You may not copy, modify, sublicense, or distribute the Document except as expressly provided for under this License. Any other attempt to copy, modify, sublicense or distribute the Document is void, and will automatically terminate your rights under this License. However, parties who have received copies, or rights, from you under this License will not have their licenses terminated so long as such parties remain in full compliance.

The Free Software Foundation may publish new, revised versions of the GNU Free Documentation License from time to time. Such new versions will be similar in spirit to the present version, but may differ in detail to address new problems or concerns. See https://www.gnu.org/copyleft/.

Each version of the License is given a distinguishing version number. If the Document specifies that a particular numbered version of this License "or any later version" applies to it, you have the option of following the terms and conditions either of that specified version or of any later version that has been published (not as a draft) by the Free Software Foundation. If the Document does not specify a version number of this License, you may choose any version ever published (not as a draft) by the Free Software Foundation.

Copyright (c) YEAR YOUR NAME.
Permission is granted to copy, distribute and/or modify this document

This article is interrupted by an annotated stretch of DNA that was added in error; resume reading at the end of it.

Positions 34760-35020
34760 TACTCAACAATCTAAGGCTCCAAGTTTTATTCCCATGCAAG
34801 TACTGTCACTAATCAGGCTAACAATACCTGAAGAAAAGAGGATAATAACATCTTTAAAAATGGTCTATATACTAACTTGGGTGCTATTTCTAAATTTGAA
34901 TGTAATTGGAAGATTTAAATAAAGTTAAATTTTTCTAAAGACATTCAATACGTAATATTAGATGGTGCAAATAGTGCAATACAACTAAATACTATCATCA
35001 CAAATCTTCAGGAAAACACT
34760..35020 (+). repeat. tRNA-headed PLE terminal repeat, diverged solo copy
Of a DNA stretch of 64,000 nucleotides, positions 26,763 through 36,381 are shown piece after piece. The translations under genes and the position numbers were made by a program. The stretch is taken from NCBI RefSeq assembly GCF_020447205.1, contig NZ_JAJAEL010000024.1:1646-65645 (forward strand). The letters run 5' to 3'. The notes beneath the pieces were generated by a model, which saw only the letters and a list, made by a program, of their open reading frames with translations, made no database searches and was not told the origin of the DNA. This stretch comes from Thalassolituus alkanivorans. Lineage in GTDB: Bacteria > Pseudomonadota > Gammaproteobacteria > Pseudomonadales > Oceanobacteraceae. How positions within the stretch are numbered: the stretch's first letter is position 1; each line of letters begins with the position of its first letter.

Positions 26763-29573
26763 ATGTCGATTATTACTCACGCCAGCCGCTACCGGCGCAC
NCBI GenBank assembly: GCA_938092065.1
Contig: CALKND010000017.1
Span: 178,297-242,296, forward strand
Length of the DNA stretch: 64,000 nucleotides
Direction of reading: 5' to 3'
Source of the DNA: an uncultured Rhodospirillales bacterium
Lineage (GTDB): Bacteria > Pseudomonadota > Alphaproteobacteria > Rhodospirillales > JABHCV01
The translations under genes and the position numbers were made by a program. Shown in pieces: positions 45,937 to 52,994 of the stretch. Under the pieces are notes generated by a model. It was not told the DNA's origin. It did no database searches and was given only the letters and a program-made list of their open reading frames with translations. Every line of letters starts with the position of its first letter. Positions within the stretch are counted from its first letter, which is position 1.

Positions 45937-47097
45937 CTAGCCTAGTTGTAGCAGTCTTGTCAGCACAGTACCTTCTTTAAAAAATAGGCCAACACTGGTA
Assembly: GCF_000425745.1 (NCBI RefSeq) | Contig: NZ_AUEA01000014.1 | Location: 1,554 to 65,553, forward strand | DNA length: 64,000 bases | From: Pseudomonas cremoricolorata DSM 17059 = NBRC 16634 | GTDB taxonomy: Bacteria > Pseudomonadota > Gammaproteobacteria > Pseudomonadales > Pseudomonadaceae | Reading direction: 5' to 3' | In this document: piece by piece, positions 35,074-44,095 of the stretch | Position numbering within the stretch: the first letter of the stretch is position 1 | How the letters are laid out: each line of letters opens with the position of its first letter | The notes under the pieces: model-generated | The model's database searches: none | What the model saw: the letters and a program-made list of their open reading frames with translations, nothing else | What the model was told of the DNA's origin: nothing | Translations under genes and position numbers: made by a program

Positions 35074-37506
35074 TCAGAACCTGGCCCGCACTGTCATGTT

under the terms of the GNU Free Documentation License, Version 1.2
or any later version published by the Free Software Foundation;
with no Invariant Sections, no Front-Cover Texts, and no Back-Cover Texts.
A copy of the license is included in the section entitled “GNU
Free Documentation License”.

If you have Invariant Sections, Front-Cover Texts and Back-Cover Texts, replace the “with...Texts.” line with this:

with the Invariant Sections being LIST THEIR TITLES, with the
Front-Cover Texts being LIST, and with the Back-Cover Texts being LIST.

If you have Invariant Sections without Cover Texts, or some other combination of the three, merge those two alternatives to suit the situation.

If your document contains nontrivial examples of program code, we recommend releasing these examples in parallel under your choice of free software license, such as the GNU General Public License, to permit their use in free software.